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Will Avatar's Racial Politics Bother Oscar Voters?

James Cameron’s science fiction blockbuster Avatar is nominated for nine Academy Awards. But should we worry about its controversial racial politics?

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Despite the many eye-rolling moments, in the end  Avatar doesn’t neatly follow the expected narrative. 

In ‘White Messiah’ films, the native’s world, even when romanticized, is marked as clearly inferior. In  Lawrence of Arabia , the ‘Arabs’ have rather barbaric ideas of justice, and it is evident they’ll have trouble managing on their own once Lawrence is extricated from their midst. The native, though noble, is backward; wanting in various aspects of ‘civilization.’

Not so much in  Avatar. For one thing, the Na’vi’s lush habitat is profoundly more beautiful than the humans’ “dying world.” We are told that this "strange, bewitching place" with a "dreamlike landscape reminiscent of a  Magritte painting " represents "hope for our race, for our planet and future of all living things."

The Na’vi’s pantheism, community solidarity and oneness with nature (the "symbiotic relationship between all things Pandoran") are celebrated wholeheartedly, while the American way of life – associated with corporate greed, ruthless individualism and misappropriated science – is squarely and unambiguously condemned. 

The US Marines, give or take a few, are depicted as a warmongering and boorish horde (yes, the real Marines are  upset!).  They kill thoughtlessly and hurl heartless jeers at the disabled Jake (“meals on wheels”).  By the end of the film, the thought that the Na’vi are “savages” seems utterly preposterous.  

It’s also clear that the Na’vi need nothing from Jake’s ilk – not their promise of ‘development’ (“medicine, education and roads”), “light beer and shopping channels,” or military technology. The Na’vi may lack the coarse firepower of American bombs and guns, but they have “arrows dipped in a neurotoxin that can stop your heart in one minute.” In fact, it is with these instruments of precision that Neytiri ultimately kills Quatrich. Yes, it is  she who technically saves Jake.

Finally, in a fundamental departure from the 'White Messiah' narrative, Jake “goes native” in a total, self-incinerating way. The Na’vi perform a ritual that permanently transforms Jake’s human body into his alien avatar. 

So Avatar is a curious film: it follows the ‘White Messiah’ model faithfully, but then ruptures it at critical moments.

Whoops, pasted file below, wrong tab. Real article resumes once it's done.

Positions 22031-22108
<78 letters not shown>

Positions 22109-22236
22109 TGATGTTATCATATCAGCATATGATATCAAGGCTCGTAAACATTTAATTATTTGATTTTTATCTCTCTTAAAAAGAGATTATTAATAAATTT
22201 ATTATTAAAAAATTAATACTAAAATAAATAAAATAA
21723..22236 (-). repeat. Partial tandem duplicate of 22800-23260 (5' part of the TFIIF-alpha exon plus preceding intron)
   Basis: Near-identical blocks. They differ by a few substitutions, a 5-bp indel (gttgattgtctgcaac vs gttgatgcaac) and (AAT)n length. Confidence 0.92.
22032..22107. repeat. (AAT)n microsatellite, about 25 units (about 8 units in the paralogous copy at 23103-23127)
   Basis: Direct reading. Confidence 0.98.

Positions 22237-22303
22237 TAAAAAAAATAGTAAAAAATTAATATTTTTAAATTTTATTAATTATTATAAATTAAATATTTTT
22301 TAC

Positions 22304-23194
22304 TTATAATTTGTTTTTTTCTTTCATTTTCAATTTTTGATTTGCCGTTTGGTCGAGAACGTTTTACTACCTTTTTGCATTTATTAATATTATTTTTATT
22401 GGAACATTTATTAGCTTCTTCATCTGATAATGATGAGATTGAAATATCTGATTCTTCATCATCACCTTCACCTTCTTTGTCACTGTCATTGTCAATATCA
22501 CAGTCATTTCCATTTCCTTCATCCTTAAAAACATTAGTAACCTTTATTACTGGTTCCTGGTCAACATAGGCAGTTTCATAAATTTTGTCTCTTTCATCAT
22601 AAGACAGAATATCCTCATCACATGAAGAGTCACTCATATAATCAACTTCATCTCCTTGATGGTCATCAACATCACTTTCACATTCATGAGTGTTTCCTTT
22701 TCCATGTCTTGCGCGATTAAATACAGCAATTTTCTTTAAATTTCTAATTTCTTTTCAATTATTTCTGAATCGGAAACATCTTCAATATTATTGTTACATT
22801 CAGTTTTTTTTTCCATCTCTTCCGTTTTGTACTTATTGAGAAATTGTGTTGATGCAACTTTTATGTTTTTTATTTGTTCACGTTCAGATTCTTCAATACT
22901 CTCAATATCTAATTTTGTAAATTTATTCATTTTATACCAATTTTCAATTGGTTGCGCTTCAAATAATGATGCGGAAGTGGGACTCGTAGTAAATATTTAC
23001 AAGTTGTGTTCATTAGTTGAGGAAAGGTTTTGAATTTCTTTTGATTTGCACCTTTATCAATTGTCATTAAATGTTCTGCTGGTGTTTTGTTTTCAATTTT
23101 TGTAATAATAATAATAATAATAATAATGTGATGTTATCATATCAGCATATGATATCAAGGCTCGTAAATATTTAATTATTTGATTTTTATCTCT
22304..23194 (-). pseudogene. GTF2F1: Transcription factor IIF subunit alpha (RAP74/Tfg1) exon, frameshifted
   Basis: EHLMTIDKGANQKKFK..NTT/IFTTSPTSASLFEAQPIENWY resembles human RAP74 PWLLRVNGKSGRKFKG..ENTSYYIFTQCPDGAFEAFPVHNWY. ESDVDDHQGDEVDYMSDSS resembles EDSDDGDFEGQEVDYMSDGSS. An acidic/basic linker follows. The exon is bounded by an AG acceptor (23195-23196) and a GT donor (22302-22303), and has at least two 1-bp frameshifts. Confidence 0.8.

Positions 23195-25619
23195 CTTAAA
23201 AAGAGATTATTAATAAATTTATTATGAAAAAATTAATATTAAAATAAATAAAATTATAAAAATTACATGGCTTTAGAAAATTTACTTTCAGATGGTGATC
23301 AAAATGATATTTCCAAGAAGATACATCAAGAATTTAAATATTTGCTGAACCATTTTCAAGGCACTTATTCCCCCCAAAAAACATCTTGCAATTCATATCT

I’m hesitant to subject  Avatar to prolonged philosophical analysis – after all, Hollywood movies are known for being inconsistent.  Yet the film’s hybrid narrative is not without significance.  It reflects how multiculturalism, environmentalism, feminism and indigenous struggles have shifted conversations about culture and imperialism while leaving every economic fundamental unchanged. 

Indigenous movements, in particular, have issued powerful critiques of imperialism, condemning not only the cruel mechanics of colonial rule, but also their devastating cultural impact via the reification of science, rationalism, and industrialization.  The demands of indigenous movements have stretched beyond inclusion and space in dominant ‘white’ cultures to equal regard for difference, marked by oral traditions of knowledge, communitarian political structures, and spiritual systems based in ancestor worship. 

How remarkable that the radical multiculturalism born of indigenous struggles is reproduced in  Avatar, a thoroughly mainstream production! It’s no wonder that  Evo Morales , Bolivia’s first fully indigenous head of state, has  praised the film for its “profound show of resistance to capitalism and the struggle for the defence of nature.”

Morales’s pithy tribute left me wondering if behind the racism allegation lie deeper anxieties about the film’s glib indictment of modern notions of progress, including monotheism.   Telegraph blogger Will Heaven – who wrote a  scathing review  of Avatar’s “racist subtext” in December – recently  defended a Vatican spokesman’s concern  that Avatar will turn environmentalism into a “new divinity.” “He’s right to be worried,” Heaven declared.

Perhaps if Cameron had foregone the economic logic of casting Worthington in the lead, he would have made a ridiculously subversive film, one worthy of all the fuss.  

 
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